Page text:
Cass’s parents are in Paris filming another instalment of their television series on haunted cities and, naturally, ghosts abound. But somewhere, at least initially, the book starts to feel like an educational commentary on the history of Paris which becomes a little long winded. Cass’s parents continue to be oblivious of their daughter’s special skill which starts to seem a little unreal. There are the predictable references to French food thrown in – Cass seems to enjoy the pain au chocolat which gets mentioned a number of times.

For followers of the series there is a little bit of the back story of Jacob, Cass’s ghostly friend. The reader finds out what had happened to turn Jacob into a ghost. Cass and Jacob, with a little bit of help from Adele, a local girl and with Lara Chowdhury (from the earlier book) providing text support, manage to figure out the mystery of who the poltergeist is and how to send him on.

An easy read but also nicely creepy which the younger readers will likely devour. Since the series moves from city to city, we did wonder which haunted city will figure in the next book. We however read somewhere that a trip to New Orleans is planned. Should be haunted enough for Cass and Jacob.

The Book Connect

As always we love books about books, readers and book sellers. The Bookish Life of Nina Hill by Abbi Waxman is one such book, delightfully filled to the brim with book nerds. The best kind of people.

The eponymous heroine, Nina Hill, works in an independent bookshop, runs book clubs for various age groups on different days of the month and has a serious planning OCD; her life has to be meticulously organised. She is happy in her shell which consists of her work space, her small apartment, her cat and her trivia quiz team. Her mother, a globe trotting photographer, puts in an appearance occasionally via telephone. Her father is non existent, being a person her mother had always refused to talk about. But Nina is fine with that.

Into this rather contented life comes the information that her father, who lived in the same city (LA), had died and included her in his will, along with his children and grandchildren from his three wives.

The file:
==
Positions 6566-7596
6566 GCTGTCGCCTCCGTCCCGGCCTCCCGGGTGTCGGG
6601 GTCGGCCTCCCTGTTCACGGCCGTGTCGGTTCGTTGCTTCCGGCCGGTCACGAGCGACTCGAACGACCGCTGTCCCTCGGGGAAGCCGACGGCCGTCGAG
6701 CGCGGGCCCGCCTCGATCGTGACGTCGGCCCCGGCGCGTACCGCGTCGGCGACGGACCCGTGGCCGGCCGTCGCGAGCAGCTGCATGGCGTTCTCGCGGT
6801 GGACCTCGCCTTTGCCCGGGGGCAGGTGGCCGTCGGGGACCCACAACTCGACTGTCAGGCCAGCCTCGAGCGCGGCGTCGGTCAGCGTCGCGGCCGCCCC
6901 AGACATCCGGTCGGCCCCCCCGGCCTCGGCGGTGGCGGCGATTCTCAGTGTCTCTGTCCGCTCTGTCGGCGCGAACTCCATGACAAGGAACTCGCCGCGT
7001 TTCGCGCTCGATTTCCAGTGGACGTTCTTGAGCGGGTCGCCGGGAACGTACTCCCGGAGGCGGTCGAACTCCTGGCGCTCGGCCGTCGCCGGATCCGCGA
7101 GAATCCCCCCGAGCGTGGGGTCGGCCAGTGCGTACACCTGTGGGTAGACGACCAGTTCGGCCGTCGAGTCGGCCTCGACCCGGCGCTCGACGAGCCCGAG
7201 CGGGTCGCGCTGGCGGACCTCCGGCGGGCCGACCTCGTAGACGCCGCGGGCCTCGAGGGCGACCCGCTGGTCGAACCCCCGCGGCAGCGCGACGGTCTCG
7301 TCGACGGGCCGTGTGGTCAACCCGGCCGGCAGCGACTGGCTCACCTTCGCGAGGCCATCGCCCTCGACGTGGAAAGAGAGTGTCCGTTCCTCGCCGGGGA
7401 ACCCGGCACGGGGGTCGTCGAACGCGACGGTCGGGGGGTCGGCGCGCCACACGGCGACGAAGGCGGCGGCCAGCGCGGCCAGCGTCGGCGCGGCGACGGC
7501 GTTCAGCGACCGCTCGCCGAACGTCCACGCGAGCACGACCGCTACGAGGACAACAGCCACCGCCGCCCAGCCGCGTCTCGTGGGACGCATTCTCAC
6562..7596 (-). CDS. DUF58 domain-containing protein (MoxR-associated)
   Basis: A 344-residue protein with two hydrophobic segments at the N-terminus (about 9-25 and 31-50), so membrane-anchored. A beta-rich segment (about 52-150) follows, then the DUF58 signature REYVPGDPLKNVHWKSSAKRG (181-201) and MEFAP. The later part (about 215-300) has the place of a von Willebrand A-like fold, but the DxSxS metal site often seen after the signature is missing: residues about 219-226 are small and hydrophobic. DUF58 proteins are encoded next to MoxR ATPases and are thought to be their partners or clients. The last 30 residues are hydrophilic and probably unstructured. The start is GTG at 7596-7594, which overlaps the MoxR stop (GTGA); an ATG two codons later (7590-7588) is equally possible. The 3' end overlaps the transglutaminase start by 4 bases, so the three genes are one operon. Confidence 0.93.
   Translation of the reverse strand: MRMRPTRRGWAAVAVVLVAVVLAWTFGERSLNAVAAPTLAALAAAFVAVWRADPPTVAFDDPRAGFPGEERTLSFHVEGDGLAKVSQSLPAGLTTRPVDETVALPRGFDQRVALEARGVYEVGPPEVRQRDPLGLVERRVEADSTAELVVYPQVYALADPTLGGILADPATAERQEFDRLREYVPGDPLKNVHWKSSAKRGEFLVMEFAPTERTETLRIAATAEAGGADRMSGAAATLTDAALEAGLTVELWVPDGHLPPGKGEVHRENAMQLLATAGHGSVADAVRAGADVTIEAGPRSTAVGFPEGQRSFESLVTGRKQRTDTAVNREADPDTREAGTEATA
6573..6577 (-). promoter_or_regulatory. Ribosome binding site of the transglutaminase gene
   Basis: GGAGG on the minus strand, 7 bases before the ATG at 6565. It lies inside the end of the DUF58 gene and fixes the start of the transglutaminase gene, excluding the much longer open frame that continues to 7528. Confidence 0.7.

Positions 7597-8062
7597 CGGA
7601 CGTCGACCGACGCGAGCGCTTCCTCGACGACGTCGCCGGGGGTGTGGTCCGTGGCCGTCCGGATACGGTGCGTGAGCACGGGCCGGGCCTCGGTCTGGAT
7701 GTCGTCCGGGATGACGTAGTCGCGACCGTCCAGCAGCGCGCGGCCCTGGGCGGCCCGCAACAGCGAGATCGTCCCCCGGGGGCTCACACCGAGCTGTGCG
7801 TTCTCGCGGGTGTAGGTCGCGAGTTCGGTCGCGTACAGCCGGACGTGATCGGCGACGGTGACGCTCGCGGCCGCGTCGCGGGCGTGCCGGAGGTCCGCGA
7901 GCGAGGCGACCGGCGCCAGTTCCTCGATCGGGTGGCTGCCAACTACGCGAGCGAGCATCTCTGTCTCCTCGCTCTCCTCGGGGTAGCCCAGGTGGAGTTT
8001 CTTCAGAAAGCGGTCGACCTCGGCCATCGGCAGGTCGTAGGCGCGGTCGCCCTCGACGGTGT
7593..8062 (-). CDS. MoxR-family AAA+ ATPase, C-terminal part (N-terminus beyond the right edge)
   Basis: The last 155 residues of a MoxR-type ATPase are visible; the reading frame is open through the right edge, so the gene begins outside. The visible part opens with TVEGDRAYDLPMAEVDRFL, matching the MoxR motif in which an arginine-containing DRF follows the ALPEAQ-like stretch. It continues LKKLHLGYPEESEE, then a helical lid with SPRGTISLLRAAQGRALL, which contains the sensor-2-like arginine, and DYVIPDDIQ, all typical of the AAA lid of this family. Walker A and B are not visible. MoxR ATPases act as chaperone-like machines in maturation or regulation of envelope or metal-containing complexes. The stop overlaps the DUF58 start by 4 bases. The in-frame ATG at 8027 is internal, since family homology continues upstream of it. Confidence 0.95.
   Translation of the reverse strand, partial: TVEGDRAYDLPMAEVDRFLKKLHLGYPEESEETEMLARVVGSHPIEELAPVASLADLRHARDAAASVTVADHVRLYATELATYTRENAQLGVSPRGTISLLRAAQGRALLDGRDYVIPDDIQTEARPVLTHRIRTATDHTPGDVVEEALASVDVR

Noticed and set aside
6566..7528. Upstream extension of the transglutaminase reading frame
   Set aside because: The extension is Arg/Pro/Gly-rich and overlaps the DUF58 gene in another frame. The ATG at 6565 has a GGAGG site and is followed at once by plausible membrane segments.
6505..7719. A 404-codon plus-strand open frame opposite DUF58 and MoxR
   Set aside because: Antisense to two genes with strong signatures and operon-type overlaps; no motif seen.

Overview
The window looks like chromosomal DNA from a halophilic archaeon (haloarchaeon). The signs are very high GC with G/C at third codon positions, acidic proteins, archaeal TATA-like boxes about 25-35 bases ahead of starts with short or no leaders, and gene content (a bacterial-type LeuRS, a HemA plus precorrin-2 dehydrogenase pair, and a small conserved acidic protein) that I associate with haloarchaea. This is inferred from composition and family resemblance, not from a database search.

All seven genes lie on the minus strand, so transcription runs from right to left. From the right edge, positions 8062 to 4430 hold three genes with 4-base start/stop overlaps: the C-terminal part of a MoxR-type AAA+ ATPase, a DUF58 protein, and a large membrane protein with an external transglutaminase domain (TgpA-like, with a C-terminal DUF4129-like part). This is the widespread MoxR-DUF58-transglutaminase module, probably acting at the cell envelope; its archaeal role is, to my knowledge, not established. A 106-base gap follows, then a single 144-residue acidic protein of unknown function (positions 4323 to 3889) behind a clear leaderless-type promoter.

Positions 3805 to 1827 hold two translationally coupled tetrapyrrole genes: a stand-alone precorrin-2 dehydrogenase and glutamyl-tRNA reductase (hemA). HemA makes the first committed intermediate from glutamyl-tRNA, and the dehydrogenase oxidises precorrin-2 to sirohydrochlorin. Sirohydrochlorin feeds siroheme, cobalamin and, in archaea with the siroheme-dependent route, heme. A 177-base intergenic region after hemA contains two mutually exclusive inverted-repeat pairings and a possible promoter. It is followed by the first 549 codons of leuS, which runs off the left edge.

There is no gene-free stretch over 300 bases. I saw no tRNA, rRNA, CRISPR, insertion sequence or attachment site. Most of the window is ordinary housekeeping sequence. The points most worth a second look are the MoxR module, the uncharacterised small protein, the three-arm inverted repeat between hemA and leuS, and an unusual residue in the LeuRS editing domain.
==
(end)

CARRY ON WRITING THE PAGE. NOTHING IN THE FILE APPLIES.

From an introverted, only child Nina suddenly finds herself a member of a huge family. Some of her new relatives turn out to be quite welcoming but some are decidedly suspicious. And if that was not enough, she finds her life further complicated by a budding relationship with the leader of the opposing quiz team. Life is further thrown out of gear for Nina because when you work in an independent bookstore, inevitably it threatens to close down as, surprise surprise, it is not making any money.

The rest of the book is all about how one woman with anxiety issues and a passion for planning is forced to deal with the uncertainties flung in her way.

For a reader the enjoyment comes from all the references to other books and the lighthearted, conversational style of writing usually applied in books written in the first person. Waxman manages to make it work really well here even in the third person. We were amused to see the constant references to Harry Potter, a series that has become so much a part of popular culture. The references are even made by characters who have not read the books.

A fun and quirky book to read as a filler in between, perhaps more serious, books. It remains to be seen if anything about it is memorable a year down the line.

Lost in fables, bees and owls

The Starless Sea is Erin Morgenstern‘s second book, her first one – The Night Circus, published in 2011, remains one of our all time favourite books. So we anticipated The Starless Sea would fill us with delight, particularly since the title itself is so beautiful. And so it did. At least initially.